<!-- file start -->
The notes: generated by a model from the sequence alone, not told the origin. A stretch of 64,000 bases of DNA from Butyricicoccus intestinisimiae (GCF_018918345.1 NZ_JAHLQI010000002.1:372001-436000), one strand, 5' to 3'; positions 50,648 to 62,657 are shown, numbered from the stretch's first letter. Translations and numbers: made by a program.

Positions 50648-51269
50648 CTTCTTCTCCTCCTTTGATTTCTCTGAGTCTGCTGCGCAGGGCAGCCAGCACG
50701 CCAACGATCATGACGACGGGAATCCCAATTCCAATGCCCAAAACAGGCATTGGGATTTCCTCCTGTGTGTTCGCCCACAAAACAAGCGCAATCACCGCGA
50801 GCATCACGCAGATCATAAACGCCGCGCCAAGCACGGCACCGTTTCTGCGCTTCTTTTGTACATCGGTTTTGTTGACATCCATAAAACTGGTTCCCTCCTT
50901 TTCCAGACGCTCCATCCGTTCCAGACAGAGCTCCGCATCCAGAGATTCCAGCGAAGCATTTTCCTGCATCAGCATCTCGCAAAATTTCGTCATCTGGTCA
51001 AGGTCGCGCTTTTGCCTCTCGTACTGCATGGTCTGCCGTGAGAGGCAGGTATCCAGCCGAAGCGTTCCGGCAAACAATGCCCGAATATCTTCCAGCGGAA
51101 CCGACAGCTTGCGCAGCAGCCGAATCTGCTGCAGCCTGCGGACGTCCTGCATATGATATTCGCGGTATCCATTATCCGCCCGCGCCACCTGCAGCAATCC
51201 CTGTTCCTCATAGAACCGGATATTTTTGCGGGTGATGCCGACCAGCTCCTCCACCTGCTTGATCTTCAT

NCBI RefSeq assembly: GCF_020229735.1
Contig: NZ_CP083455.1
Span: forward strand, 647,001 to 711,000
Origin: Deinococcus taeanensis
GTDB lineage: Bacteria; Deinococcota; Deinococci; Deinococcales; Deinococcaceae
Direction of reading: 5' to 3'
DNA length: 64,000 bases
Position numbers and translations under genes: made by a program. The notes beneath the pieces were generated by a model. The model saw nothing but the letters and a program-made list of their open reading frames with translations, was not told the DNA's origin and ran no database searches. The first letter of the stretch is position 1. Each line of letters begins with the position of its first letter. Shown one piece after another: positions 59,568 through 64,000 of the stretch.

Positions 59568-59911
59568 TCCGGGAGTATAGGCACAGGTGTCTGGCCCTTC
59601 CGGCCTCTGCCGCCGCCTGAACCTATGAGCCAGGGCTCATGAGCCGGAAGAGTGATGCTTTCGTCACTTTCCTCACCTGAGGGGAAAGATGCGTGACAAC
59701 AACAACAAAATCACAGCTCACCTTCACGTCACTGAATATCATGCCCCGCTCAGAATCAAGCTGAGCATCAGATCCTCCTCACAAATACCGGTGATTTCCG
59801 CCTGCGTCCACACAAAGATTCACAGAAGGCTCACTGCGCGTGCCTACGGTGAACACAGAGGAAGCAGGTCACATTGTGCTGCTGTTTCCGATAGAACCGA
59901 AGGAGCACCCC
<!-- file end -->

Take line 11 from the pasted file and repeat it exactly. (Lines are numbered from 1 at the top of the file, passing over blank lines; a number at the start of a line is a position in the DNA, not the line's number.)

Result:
Contig: NZ_CP083455.1